The process of fertility preservation, especially in cancer patients often occurs at a rapid pace. For those hoping to save their reproductive organs and cells from chemotherapy often have to make a decision rather quickly. For women, it often boils down to preference when deciding on freezing the eggs or the embryos. Though cryopreservation of eggs is most common these days, there were some challenges that arose when experts first began experimenting with the procedure.

 

Medical professionals have been successfully freezing embryos for over 30 years. There have been countless numbers of children born from frozen embryos. A vast majority of these births have resulted in babies as healthy as those created through the fresh embryos of IVF. When it came to egg freezing, the process wasn’t as smooth and simple. Since the human egg is the largest cell in the body and contains a great deal of water, ice crystals can sometimes form within the egg. This along with other freezing hazards has stunted the development of egg cryopreservation. Thanks to advances in medical technology, the freezing of eggs and embryos are now at the same level of success rate.

 

The argument between freezing eggs and embryos comes down to the individual needs of the future parent or parents. For single women, egg freezing is clearly the first option. Women don’t have the luxury of infinite fertility, as most men do. Couples who are looking to delay starting a family, are most often advised to freeze the embryos (as it is the egg fertilized with the sperm). Since the technique of embryo freezing has been successful for decades, it is often the more appealing choice for couples, who don’t want to start their families right away.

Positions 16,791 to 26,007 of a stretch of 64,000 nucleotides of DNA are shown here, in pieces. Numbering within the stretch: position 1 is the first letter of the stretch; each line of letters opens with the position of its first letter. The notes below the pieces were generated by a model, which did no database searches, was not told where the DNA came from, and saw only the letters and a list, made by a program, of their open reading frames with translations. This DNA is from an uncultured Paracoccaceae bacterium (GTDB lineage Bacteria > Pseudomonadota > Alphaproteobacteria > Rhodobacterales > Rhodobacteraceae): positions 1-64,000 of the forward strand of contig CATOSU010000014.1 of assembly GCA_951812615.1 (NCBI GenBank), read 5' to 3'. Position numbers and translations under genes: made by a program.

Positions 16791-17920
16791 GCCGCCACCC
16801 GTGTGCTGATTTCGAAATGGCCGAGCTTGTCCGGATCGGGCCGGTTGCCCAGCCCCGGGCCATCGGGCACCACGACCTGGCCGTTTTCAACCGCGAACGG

One of the pitfalls of embryo cryopreservation comes the potential of of excess supplies. There is a ongoing ethical debate about the decision that couples make, once their family has reached their desired capacity. Many couples struggle to decide whether or not to discard remaining embryos or donate them to research and families with infertility. The issue of divorce or death in a relationship also plays a major role in the decision to freeze embryos or eggs. Embryos are considered joint property within a couple and can therefore cause even more of a debacle. This debate is not seen around egg freezing, as it is not possible to initiate a pregnancy without the other piece of the puzzle.

 

When it comes down to it, there is no way to give someone a clear answer as to whether or not freezing and egg or an embryo is the best road to go down. The decision is often made on a case-by-case basis and will ultimately be up to the couple. When advising patients on which path to take, it is best that they know all of the options, with the positive and negative outcomes of both.